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The Honolulu Advertiser
Posted on: Thursday, March 23, 2006

New system meant to cut sandbagging

 •  Honesty leads to true satisfaction
 •  Rules clinic scheduled for April 15
 •  Golf Tips
 •  Holes in one

By Bill Kwon


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With all this rain, many people appreciate having sand bags around.

It's a different story in golf. No one wants to be around a sandbagger, a term used for a golfer who inflates his handicap index, claiming to be a worse player than he or she actually is.

Winning a tournament or a side bet by sandbagging makes it even worse.

It's really cheating because having a legitimate handicap index enables golfers of all skill levels to compete on an equitable basis. By playing with inflated handicaps, golfers are getting more strokes than they deserve.

I remember in the Maui Open several years ago when pro Jerry Mullen could only shake his head after a 16-handicapper in his pro-am group beat him scratch. The guy went on to win his flight with net scores of something like 58 and 57.

Well, the days are numbered for tournament sandbaggers.

The Aloha Section PGA and the Hawai'i State Golf Association have formed an alliance to see that all golfers play to a unified handicap system.

The state's two leading professional and amateur golf organizations have endorsed the GHIN system, which is approved by the United States Golf Association, the national governing body for amateur golf.

GHIN, an acronym for golf handicap information network, can provide the process of verifying a golfer's legitimate handicap.

"We both basically agree that this is in the best interest of golf. You see so much abuse of the handicapping system," said Matt Hall, president of the Aloha Section PGA. "There are other handicap systems but with other systems, there's no peer review. With GHIN, we can monitor it with the HSGA."

Added Gary Wild, HSGA president, "We just want to level the playing field. You do it by having a valid and right handicap. It's the whole purpose of the handicap system."

By having a GHIN handicap index, the peer review is easy, according to Wild.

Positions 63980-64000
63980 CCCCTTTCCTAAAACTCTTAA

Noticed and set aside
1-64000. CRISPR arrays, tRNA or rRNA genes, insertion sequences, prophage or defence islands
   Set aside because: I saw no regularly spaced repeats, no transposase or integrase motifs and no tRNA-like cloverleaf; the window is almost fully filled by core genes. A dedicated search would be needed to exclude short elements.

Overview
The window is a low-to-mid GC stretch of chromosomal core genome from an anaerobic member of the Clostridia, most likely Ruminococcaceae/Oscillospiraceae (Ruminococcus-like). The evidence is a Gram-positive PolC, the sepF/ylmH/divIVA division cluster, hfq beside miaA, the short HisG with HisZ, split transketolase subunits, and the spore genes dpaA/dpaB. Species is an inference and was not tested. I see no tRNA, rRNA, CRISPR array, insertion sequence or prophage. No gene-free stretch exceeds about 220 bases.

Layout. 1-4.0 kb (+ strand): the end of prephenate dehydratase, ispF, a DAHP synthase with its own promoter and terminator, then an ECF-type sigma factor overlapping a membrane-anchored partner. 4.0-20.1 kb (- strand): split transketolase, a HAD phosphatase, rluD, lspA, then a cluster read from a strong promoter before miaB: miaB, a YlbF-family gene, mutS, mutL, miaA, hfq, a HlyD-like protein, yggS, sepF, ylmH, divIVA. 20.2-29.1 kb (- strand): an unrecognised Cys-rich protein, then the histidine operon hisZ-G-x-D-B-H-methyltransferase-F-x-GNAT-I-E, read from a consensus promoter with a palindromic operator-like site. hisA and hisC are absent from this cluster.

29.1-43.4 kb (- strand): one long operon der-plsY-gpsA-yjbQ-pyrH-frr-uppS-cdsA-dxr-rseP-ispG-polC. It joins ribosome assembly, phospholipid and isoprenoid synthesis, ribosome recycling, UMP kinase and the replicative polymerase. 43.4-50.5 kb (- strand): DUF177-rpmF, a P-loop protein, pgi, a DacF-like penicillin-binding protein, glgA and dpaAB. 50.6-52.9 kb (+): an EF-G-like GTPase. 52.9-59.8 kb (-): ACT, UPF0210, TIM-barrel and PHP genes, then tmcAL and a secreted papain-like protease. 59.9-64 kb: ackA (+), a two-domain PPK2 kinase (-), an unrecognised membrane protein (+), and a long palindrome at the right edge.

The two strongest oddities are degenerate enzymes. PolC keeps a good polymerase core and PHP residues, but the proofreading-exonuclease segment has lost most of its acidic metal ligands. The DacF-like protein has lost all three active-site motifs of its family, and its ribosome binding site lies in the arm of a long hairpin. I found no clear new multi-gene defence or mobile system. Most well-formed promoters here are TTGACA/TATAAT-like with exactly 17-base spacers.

"The system is online. You can check your own scores. You can check anyone's handicap," Wild said.

You can indeed look it up. Just go to www.ghin.com.

Around 15,000 of the 21,000 or so golfers statewide belong to the GHIN system.

Beginning July 1, any golfer who doesn't have a USGA-approved handicap such as the GHIN system will not be eligible to play in any USGA or HSGA event, Wild said.

It's important in local amateur tournaments that have different flights such as A, B and C based on a player's handicap.

"The big problem in this state, according to those putting on tournaments, is that a lot golfers will carry several handicaps. You know which one they're going to pick. The higher one," Wild said.

"It's especially the flighted tournaments where you hear the most grumbling," added Hall, Turtle Bay Resort's director of golf.

With so many golf courses with Aloha Section members as head professionals hosting tournaments, Hall thought it was good to partner up with the HSGA, the local USGA affiliate.

The Turtle Bay Amateur will require a GHIN handicap for the first time this October, according to Hall.

"We're really proud of what we are doing," said Wild, adding that anyone with a GHIN handicap is automatically a member of the HSGA.

"We hope to start a publication online so that we can also update what our HSGA is doing."

The HSGA also conducts a series of seminars on the GHIN certification process for local golf clubs not belonging to the GHIN system. The next one is scheduled for April 15 at the Oahu Country Club.

As for Wild's golf handicap index, it's 11.2.

You can look it up.